I once read a story written by Jim Morrison, who teaches World Religion at a Minnesota high school and has a blog called Teach Not Preach. (Great title, right?) In the story, Morrison recalled that, nearly 20 years ago, a student of his — whose name he’ll never forget because it was Angel — approached him after class. She was a junior at the time and glanced around the room sheepishly as she said: “I have a question.”
“Let’s hear,” he said.
“Is Jesus dead?” she asked.
Morrison answered the question with a straight face and played it off warmly, but, inside, he was dumbfounded. “How odd it was that a kid her age, living in Minnesota, would not know if Jesus was alive,” he wrote. Still, he was glad she asked.
“Obviously, we should not fault Angel for being ignorant,” Morrison wrote. “Her parents, friends and elementary school teachers taught her nothing about religion. The fault lies with the American educational system and its almost total reluctance to teach about religion.”
The moral of the story? Jesus is dead. He died 2,000 years ago. It’s why we have Easter. And if our kids don’t hear it from us, they might never hear it at all. So let’s do this thing, people!
AKA: Resurrection Day
Religion Represented: Christianity
Celebrates: The resurrection of Jesus
Date: The first Sunday after the full moon following the vernal equinox. In 2015, Easter falls on April 5.
On a Scale of 1 to 10: Easter is a Perfect 10.
Star of the Show: Jesus
Back Story: During his lifetime, Jesus of Nazareth never called himself the Messiah or Christ, at least not publicly. But by the time he and his disciples made their way to Jerusalem for Passover in the year 33 AD (or thereabouts), many people believed he was both. As legend has it: Jesus caused a ruckus at the temple in Jerusalem by overturning the tables of some dishonest merchants there — an event that likely raised the hackles of Roman leaders that may already have felt threatened by Jesus’ growing religious (and political?) popularity. After hosting his Last Supper (famously depicted by Leonardo da Vinci), Jesus was betrayed by one of his disciples, Judas, and condemned to die. He was crucified on a wooden cross (which is now the symbol of Christianity) beneath a crown of thorns. His famous last words: “My God, why have you forsaken me?” On the third day after his crucifixion, according to the Gospels, Jesus rose from the dead and ascended to heaven. Christians believe Jesus’ death brought forgiveness of sins and reconciliation between God and humanity.
Associated Literary Passages: There are many in the New Testament: Matthew 27:50-53; Matthew 28:1-20; Mark 16:1-19; Luke 24:1-53; John 11:25-26; John 20:1-22:25; Romans 1:4-5; Romans 6:8-11; Philippians 3:10-12; and 1 Peter 1:3, among others.
Easter is a Week-Long Affair: The week preceding Easter is called Holy Week, which begins with Palm Sunday (marking the day Jesus arrived in Jerusalem). It also includes Maundy Thursday, which commemorates the Last Supper with Jesus’ disciples, Good Friday, honoring the decidedly not good day of Jesus’ crucifixion, and Holy Saturday, which focuses on the transition between the crucifixion and resurrection. Then there’s the happiest day of the year: Easter. In a sense, says my Catholic-raised friend, Tim, every Sunday of the year is meant to be a mini-celebration of Easter.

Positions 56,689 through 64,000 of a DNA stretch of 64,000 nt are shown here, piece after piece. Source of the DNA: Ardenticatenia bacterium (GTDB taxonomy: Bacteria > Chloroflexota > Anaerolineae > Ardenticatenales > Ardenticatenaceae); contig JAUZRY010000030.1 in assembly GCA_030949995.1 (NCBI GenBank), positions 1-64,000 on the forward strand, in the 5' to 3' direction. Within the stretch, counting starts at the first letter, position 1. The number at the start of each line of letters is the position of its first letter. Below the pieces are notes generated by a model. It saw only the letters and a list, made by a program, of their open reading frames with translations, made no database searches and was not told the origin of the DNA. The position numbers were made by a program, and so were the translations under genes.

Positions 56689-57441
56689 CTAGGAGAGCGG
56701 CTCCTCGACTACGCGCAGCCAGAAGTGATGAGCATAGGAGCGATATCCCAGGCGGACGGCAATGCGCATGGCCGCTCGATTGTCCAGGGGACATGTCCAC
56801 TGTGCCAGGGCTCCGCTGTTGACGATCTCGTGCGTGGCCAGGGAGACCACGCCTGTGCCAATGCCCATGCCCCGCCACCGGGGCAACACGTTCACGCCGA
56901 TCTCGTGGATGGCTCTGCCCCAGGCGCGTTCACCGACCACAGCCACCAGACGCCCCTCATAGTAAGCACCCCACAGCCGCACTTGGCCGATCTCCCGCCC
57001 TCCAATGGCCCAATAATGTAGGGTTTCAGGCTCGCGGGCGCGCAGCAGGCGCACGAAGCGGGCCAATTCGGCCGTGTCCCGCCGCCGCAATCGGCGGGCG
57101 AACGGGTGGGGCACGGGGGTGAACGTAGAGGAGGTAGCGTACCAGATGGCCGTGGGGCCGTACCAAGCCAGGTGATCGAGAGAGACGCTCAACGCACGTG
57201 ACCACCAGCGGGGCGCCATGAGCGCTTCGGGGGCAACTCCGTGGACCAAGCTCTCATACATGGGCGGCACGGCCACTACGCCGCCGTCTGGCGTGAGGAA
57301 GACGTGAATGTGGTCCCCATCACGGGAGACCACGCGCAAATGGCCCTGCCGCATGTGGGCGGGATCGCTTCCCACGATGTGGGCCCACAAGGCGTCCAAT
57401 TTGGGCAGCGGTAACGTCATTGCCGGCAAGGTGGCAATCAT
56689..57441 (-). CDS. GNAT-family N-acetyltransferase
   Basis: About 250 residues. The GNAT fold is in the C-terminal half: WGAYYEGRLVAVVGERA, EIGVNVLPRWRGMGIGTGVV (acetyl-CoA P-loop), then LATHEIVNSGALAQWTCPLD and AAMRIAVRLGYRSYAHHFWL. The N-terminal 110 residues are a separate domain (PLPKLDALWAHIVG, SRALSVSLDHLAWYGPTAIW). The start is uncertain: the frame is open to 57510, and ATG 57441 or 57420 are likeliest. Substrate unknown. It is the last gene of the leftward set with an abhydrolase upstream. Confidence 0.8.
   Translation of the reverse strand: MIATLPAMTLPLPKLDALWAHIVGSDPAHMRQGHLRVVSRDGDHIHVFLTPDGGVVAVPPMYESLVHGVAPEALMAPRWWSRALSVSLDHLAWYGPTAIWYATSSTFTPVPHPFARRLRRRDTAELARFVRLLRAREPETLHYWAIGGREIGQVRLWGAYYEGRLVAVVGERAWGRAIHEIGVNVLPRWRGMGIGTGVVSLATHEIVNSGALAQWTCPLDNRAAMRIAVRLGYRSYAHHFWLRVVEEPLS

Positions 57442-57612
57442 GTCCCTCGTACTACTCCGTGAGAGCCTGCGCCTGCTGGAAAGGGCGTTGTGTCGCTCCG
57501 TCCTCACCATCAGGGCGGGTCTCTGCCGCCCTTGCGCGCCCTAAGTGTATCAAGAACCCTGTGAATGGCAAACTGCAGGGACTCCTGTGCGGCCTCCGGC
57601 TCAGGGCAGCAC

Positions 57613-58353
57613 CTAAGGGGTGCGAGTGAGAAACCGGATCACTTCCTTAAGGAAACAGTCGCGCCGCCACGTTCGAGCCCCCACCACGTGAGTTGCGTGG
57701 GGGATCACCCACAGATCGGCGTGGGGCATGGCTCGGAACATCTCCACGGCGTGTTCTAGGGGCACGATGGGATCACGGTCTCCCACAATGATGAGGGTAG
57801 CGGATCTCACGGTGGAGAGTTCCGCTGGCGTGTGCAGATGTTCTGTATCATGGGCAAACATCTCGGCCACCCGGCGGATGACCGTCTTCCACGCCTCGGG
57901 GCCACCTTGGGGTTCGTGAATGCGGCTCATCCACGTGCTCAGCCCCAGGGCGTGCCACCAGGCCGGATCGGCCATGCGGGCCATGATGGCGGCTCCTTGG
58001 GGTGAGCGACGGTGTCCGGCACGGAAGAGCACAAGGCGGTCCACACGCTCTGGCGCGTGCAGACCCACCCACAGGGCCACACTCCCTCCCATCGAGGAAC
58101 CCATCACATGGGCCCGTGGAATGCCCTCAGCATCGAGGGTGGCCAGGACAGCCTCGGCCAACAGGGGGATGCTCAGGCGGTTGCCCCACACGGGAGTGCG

The Food: Some of what Christians eat on Easter harkens back to the Passover Seder: Hard-boiled eggs and lamb, among them. Ham is also an Easter staple, along with chocolate and sweets.
The Fun: In addition to dressing in their “Sunday best” for Easter church services, Christians give to charity, share feasts with family and give Easter baskets full of chocolates, jelly beans and other goodies to children. Much like the Hindu celebration of Holi, Easter conveniently falls at the beginning of spring — so lots of the activities are symbolic of fertility and new life. Eggs, which also are said to represent the empty tomb of Jesus, are central to Easter, with celebrants hard-boiling them, painting them and hiding them. The Easter Bunny, although secular, also has become an Easter mainstay — the equivalent of Santa Claus to Christmas.
Conveying Meaning to Kids: Ironically, secular parents often have an easier time explaining Easter (without religion) than many Christian parents do (with it). The Passion is just such a darn mystery. Why did Jesus have to suffer? Why didn’t God intervene? How, exactly, did Jesus’ death bring about forgiveness of human sins? And if Jesus rose from the dead, why can’t we? Secular parents are lucky they don’t have to try to make sense of all this. Still, it’s important to let kids know this story is the single most important one in all of Christianity. If your kid knows this one, the rest is icing.
Recommended reading: “The Easter Story” by Brian Wildsmith
Editor’s note: Wendy Thomas Russell’s book, “Relax, It’s Just God: How and Why to Talk to Your Kids About Religion When You’re Not Religious,” came out this week.